The only thing that came quicker than Albert Pujols' decline was the mass exodus from his bandwagon. Experts, fans, analysts and fantasy baseball players were jumping ship faster than Leo and Kate. Pujols' fall from grace has gotten a lot of attention over the last few years and reached a head last season. Pujols set career lows in almost every statistical category including games played and plate appearances. Pujols' skills are obviously diminishing but as they say, "the hate has gone too far". Yes, I do hate myself for using that phrase so you can just save it if you thought about posting a comment about it. But, really, it seems like there are a lot people out there who are focusing on what Pujols can't do when they should pay more attention to what he can do.
At 34, Pujols is no spring chicken and he probably won't continue to average 155 games per season going forward. He's been an extremely durable player throughout his career, however, and I don't see him suddenly becoming Jose Reyes. There are those who believe Pujols is actually older than his listed age, but that is speculation and I refuse to take that into account when considering his performance. What his age may mean is that Pujols may not have the bat speed he once had. Since there are no metrics (at least that I could find) that measure bat speed, I turned to a few other stats to try and find some insight. In 2013, Pujols' SwStr% was the highest it's been since his rookie season which might suggest that he is struggling to catch up to good fastballs or unable to make up for a mistake in pitch recognition. Pujols' weighted runs above average for fastballs was the lowest it's ever been and although he swung at fewer pitches outside the strike zone than in 2012, the rate was above his career average.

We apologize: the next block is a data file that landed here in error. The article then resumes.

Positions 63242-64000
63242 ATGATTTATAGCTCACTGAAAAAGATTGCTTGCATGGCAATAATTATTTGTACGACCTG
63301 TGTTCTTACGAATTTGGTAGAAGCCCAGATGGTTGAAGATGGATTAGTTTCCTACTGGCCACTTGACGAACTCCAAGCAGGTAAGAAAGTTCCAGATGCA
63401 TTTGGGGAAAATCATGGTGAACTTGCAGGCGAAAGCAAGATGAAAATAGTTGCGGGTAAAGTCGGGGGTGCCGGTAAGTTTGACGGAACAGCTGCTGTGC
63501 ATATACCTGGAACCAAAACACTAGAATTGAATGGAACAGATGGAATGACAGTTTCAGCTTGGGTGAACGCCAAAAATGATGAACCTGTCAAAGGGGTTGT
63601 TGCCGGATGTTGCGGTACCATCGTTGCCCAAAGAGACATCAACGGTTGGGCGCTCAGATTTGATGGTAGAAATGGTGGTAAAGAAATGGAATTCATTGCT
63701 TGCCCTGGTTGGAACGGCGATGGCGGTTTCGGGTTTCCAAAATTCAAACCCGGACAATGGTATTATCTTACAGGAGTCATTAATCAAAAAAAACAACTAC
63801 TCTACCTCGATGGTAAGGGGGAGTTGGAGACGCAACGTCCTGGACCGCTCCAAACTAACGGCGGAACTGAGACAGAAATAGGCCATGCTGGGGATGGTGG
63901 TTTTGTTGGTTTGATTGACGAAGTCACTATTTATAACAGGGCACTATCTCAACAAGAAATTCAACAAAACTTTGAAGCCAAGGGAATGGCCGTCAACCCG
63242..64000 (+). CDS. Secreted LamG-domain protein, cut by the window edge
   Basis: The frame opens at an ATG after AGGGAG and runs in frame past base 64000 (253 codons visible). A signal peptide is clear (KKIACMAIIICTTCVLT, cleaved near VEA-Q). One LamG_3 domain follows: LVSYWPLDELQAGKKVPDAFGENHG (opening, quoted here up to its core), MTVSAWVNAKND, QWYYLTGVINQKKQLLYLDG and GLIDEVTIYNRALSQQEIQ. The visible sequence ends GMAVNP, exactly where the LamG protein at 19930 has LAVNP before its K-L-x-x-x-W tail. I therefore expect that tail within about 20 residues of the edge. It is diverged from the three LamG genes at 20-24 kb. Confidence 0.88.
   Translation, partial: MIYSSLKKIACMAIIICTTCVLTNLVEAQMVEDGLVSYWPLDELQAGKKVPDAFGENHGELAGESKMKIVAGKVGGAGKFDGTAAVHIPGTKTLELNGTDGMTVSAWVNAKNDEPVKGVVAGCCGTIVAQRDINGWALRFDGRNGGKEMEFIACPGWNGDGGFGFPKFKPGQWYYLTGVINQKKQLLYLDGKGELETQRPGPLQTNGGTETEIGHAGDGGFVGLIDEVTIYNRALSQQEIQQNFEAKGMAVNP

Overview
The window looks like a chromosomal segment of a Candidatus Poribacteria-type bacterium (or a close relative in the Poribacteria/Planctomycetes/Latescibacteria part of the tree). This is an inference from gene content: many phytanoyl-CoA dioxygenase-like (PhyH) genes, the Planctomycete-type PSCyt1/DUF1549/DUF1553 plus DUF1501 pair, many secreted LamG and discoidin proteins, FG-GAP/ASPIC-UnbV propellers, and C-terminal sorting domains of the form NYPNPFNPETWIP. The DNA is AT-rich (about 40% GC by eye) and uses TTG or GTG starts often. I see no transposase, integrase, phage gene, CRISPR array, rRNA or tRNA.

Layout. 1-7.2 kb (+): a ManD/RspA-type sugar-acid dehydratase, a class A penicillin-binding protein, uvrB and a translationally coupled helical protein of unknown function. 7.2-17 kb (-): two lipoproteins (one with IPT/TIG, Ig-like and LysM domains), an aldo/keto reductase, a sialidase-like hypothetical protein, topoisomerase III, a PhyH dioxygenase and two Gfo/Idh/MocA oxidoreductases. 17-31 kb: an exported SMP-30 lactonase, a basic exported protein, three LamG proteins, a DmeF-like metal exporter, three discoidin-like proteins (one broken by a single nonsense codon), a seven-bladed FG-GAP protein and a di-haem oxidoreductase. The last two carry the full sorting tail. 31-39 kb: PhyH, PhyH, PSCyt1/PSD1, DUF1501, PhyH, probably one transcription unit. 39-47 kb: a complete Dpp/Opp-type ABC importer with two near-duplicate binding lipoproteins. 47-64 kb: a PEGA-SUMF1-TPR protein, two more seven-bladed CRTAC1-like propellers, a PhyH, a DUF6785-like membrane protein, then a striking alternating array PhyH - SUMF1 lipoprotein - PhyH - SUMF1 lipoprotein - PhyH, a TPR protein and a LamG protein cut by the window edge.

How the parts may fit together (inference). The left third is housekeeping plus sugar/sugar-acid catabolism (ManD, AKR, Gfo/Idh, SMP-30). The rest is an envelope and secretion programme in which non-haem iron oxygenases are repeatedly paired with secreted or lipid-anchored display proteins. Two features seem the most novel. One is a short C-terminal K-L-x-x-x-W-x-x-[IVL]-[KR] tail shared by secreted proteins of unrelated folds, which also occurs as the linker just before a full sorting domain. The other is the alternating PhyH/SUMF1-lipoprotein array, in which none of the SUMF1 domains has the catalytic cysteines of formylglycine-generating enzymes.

I took to Brooks Baseball to see how he fared against "hard" pitches over the last six seasons. The figure below shows hit batted ball distribution on "hard" pitches since 2008.
We can see from this chart that Pujols was able to square up hard pitches at roughly the rate as he has for his career as evidenced by a 20.26% line drive rate. Pujols' career line drive rate is 19% which is slightly below the normal league average that usually hovers around 20%. Pujols' line drive rate has climbed for the past three seasons. His fly ball percentage has also increased and, normally, this trend would be encouraging but Pujols' HR/FB has fallen during the same time period and when we consider the dip in doubles per at bat, we can conclude that these fly balls are resulting in outs more often than they have in the past. His average fly ball distance is not what it once was but was a respectable 287 feet in 2013 which was farther than Justin Upton, Anthony Rizzo, Domonic Brown and Mike Trout. Furthermore, we can attribute some of Pujols' BABIP struggles from last year to this change.
Even with his troubles last year, Pujols was on pace for 25 home runs and 90 RBIs. Last season there were only 5 first basemen who reached those numbers. While it was the worst rate of his career, Pujols' K% was second best among first baseman and he still walked more than league average. According to a study by Jeff Zimmerman, strikeout rates increase from ages 31 to 34 and plateau thereafter which suggests that Pujols should remain a strong contact hitter. He may not hit .300 again, but I believe a line very close to his 2012 numbers, a year in which he finished 6th among first basemen on ESPN's player rater, is a very real possibility.